The American Midwest is ground zero for both GE crops and Monarch breeding. Unfortunately, researchers estimate that the number of milkweeds in agricultural fields in the Iowa has decreased by 98.7% between 1999 and 2012.[i] Until recently, common milkweed in the Midwest - where roughly half of these Monarchs are born—has grown primarily in and around corn and soybean fields.[ii] Thanks to the widespread adoption of Monsanto’s GE Roundup Ready soybeans and corn, agricultural use of glyphosate has risen drastically from 25-30 million lbs. in 1995, to over 200 million lbs. in 2009,[iii] making it by far the most widely used pesticide in U.S. agriculture.[iv] This massive use of glyphosate with Roundup Ready crops has decimated milkweeds in Midwestern corn and soybean fields. While glyphosate is the primary pesticide currently killing milkweeds, other GE crops and their pesticide companions are also waiting government approval (such as Dow’s 2,4-D ‘agent orange’ line), making an already bleak situation even worse. As common milkweed plants continue to disappear from crop fields, so too do the Monarch butterflies.
And the situation for milkweeds and Monarchs is worsening as more and more habitat is used for large-scale farming of crops like corn and soy: 1.3 million acres of grassland and prairie were converted to corn and other uses in the western Corn Belt between 2006 and 2011, meaning more monocultures and fewer Monarch flowers.[v] And the retired farmland enrolled in the “conservation reserve program” (CRP), which was once was a major habitat for milkweed, is also being sacrificed at the expense of industrial agriculture. Since just 2007, nearly 10 million acres of CRP land has been converted to crop production, over half of it in the Midwest.[vi] Monarchs are quickly running out of options for refuge.
So we are faced with a historic choice: Do we want Monsanto or Monarchs? It is becoming increasingly clear that we cannot have both. To protect Monarchs we must protect and reclaim their critical habitat, and reject Monsanto’s Roundup Ready GE crops, and the unsustainable, pesticide-intensive, industrial agriculture system promoted by them.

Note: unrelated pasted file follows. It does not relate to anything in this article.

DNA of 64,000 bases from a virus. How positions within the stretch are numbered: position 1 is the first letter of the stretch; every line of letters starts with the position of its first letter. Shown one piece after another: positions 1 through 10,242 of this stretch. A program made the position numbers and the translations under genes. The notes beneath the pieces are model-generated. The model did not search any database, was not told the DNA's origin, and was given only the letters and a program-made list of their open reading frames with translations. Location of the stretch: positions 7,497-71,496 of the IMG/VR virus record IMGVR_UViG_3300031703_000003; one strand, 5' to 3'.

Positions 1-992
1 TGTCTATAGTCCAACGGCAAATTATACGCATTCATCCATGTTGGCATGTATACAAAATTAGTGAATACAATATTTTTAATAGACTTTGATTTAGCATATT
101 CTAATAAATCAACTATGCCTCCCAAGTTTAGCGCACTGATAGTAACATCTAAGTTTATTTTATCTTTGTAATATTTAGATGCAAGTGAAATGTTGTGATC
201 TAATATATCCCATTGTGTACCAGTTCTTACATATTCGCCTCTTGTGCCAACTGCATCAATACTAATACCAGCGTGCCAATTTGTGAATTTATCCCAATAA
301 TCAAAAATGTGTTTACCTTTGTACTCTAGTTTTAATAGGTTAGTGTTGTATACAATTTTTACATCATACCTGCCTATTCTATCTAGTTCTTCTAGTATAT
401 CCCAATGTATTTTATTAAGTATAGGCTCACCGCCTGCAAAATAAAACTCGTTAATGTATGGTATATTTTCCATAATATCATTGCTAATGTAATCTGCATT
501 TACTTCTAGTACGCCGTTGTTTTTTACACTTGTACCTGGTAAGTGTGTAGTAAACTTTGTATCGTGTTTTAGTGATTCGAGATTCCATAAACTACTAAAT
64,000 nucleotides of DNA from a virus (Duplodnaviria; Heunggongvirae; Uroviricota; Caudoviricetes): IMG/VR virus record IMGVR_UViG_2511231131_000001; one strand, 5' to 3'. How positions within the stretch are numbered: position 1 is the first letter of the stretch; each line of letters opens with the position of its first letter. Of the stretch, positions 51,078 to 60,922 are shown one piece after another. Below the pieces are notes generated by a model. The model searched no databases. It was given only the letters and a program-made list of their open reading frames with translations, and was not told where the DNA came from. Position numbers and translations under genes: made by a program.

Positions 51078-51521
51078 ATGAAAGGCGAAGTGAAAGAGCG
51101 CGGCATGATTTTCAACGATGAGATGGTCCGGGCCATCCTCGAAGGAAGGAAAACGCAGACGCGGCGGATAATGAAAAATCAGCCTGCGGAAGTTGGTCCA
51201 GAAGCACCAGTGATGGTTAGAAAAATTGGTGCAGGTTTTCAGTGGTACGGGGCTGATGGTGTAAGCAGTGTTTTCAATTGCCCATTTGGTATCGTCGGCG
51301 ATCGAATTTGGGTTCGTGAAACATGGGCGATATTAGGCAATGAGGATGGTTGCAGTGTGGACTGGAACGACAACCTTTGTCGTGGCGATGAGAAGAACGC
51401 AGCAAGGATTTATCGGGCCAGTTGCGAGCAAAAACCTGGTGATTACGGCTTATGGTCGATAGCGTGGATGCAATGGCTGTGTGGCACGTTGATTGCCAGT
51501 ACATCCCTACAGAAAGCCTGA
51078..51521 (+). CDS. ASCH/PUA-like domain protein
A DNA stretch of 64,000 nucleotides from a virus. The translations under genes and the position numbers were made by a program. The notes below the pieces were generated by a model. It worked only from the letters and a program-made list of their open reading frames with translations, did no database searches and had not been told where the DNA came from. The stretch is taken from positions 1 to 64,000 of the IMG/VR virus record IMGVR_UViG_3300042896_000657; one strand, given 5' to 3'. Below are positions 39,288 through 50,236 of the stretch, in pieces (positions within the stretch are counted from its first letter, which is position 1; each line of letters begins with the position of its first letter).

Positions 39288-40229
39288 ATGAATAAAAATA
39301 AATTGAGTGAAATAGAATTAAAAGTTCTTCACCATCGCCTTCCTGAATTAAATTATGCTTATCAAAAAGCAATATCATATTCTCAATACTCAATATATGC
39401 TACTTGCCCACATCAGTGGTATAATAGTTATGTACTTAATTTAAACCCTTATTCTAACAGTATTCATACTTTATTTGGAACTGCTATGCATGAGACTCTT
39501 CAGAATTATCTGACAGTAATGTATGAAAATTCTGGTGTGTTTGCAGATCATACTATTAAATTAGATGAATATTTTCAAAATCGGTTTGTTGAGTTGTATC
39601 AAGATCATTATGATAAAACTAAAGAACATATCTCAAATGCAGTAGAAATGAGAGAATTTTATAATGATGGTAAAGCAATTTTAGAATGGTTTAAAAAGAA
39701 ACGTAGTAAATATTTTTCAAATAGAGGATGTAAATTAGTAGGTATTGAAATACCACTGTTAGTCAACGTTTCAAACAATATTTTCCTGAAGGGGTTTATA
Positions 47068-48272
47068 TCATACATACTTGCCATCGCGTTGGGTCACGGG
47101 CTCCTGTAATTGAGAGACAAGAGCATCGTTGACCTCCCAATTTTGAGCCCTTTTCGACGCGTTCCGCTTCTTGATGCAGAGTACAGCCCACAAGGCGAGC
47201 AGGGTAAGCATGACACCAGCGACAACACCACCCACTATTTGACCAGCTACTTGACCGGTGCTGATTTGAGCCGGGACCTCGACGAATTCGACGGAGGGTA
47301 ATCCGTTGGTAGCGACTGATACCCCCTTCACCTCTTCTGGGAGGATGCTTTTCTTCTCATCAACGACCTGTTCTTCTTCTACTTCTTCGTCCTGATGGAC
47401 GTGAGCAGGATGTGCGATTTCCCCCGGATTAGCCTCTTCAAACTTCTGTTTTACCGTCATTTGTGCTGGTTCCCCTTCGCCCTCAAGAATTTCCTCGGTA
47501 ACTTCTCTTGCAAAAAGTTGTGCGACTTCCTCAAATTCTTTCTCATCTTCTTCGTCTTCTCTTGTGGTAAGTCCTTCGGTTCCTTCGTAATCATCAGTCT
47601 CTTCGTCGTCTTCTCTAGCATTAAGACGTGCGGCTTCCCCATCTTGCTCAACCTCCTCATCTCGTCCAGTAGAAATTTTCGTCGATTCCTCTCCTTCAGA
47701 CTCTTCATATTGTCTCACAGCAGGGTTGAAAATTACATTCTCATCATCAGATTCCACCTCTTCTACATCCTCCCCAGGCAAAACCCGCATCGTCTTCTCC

[i] Pleasants (in press), Monarch Butterflies and Agriculture, Ch. 14 in: "Monarchs in a Changing World: Biology and Conservation of an Iconic Insect" Cornell Univ. Press
[ii] Hartzler RG (2010) Reduction in common milkweed (Asclepias syriaca) occurrence in Iowa cropland from 1999 to 2009. Crop Protection 29, 1542–1544.
[iii] USGS (undated). “Estimated agricultural use for glyphosate,” Pesticide National Synthesis Project, US Geological Survey, see bar graph “Use by Year and Crop,” http://water.usgs.gov/nawqa/pnsp/usage/maps/show_map.php?year=2009&map=GLYPHOSATE&hilo=L (accessed 21 October 2013).
[iv] EPA (2011). “Pesticides Industry Sales and Usage: 2006 and 2007 Market Estimates,” Table 3.6, Environmental Protection Agency, February 2011. http://www.epa.gov/pesticides/pestsales/07pestsales/market_estimates2007.pdf.
[vi] (USDA FSA 2013). “Changes in CRP Acreage from 2007 to October 2013 by State,” USDA Farm Service Agency, http://www.fsa.usda.gov/FSA/webapp?area=home&subject=copr&topic=rns-css (accessed 21 October 2013). Based on differences in CRP acreage from 9/30/07 to 10/31/12 nationally and for the 12 Midwest states of Iowa, Illinois, Indiana, Missouri, Ohio, N. & S. Dakota, Kansas, Nebraska, Michigan, Minnesota and Wisconsin.